On any given summer day in Massachusetts, thousands of Black travelers join the hordes of passengers riding Steamship Authority ferries between the mainland and Martha's Vineyard and other islands.

But the Steamship Authority does no business with Black-owned companies.

An analysis of contracting records by the GBH News Center for Investigative Reporting found that over the past five years, the Woods Hole, Martha’s Vineyard and Nantucket Steamship Authority had issued 79 contracts, but not one went to a Black-owned business. The Authority does have two Asian American-owned businesses, and one Latino-owned firm as vendors.

Like many African Americans in Massachusetts, Jane Edmonds has traveled back and forth for years to Martha’s Vineyard aboard the legendary ships. She says does not like what she is seeing.

“I'm not convinced, based on anything I've seen so far, that the steamship authority can hold itself up as a model of diversity, equity, inclusion and belonging,” she said.

Before the pandemic, more than 3 million passengers a year rode ferries from the mainland to the Vineyard and Nantucket. The Steamship Authority is a semi-autonomous state entity that is governed by a five-person board composed of one member from Nantucket, Martha's Vineyard, Falmouth, Barnstable, and New Bedford.

Edmonds was a candidate for chair of the Steamship Authority Governing Board earlier this year, but that job went instead to James Malkin, a commissioner from Chilmark. Malkin is white, as are the other four Steamship Authority board members.

20200925_174305 (1) EDMONDS.jpg
Vineyard resident Jane Edmonds said she applauds any and all efforts to help the Steamship Authority change the way it does business.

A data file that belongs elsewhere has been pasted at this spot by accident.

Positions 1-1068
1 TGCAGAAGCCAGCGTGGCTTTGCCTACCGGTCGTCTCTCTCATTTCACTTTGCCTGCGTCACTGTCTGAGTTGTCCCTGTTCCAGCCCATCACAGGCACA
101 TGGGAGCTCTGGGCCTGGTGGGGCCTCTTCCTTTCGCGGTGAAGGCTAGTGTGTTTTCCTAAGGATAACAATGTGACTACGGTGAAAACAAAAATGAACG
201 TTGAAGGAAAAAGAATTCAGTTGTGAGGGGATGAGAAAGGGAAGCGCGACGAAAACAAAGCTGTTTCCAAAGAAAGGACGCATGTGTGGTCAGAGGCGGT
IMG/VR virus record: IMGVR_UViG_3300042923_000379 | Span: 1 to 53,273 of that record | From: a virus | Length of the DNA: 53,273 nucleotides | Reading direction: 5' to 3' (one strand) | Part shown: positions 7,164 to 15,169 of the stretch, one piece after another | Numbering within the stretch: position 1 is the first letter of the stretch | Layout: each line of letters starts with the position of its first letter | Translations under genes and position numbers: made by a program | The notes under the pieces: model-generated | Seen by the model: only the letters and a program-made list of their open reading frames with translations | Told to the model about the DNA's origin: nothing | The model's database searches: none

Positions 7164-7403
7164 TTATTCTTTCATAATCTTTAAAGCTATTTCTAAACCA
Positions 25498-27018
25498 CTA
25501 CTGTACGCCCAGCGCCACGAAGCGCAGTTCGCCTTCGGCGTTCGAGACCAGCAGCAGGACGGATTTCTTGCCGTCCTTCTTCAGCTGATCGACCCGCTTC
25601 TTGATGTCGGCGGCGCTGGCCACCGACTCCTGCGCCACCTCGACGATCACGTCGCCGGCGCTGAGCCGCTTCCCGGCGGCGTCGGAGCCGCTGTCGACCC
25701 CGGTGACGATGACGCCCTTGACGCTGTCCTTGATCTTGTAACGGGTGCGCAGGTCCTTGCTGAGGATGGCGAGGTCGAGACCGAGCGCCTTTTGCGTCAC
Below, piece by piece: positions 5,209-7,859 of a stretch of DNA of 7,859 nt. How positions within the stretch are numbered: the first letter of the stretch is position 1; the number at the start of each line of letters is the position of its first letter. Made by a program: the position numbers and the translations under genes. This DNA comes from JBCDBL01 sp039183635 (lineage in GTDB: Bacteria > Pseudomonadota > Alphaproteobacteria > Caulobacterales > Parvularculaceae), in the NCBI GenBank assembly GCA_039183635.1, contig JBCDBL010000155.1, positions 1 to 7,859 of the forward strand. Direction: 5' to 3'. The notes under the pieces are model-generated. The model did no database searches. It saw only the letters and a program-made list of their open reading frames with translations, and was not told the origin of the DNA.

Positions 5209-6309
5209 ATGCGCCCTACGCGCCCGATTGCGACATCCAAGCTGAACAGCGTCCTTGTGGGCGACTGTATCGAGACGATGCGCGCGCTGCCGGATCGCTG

Phillip Martin GBH News

Edmonds, who headed the Massachusetts Commission Against Discrimination under Gov. Michael Dukakis and worked for Gov. Mitt Romney as the director of Workforce Development, said if she had been picked for the job, she would have made contracting a priority.

“Part of my motivation was that the only time I see diversity with the steamship authority is on the loading dock," she told GBH News. "I've been going back and forth, paid tons of money like a lot of other people of color going on that same ferry, and if that's the only visible evidence of diversity that I can see, then I would start to ask questions.”

SSA spokesman Sean Driscoll said the Authority has tried in the past to find minority contractors, but is now working to expand those efforts.

“In our procurement policy, we do have a section about diversity and making sure that we are taking steps to get all our bids and our projects distributed to a diverse range of potential bidders,” Driscoll said.

For example, DHK Architects, a Latino-owned firm, has completed several design projects for the Steamship Authority since 1994. But Driscoll says there are only a few businesses that can compete for Steamship contracts because of the very nature of the work.

“We're required by Coast Guard regulations every five years, each one of our vessels has to have two dry docks. That's when the boat goes to a shipyard and is literally taken out of the water so that you can work underneath the hull,” explained Driscoll. “There's really only two companies in our area that have the properly sized facilities for that kind of work. And those are the two companies that bid on the projects all the time.”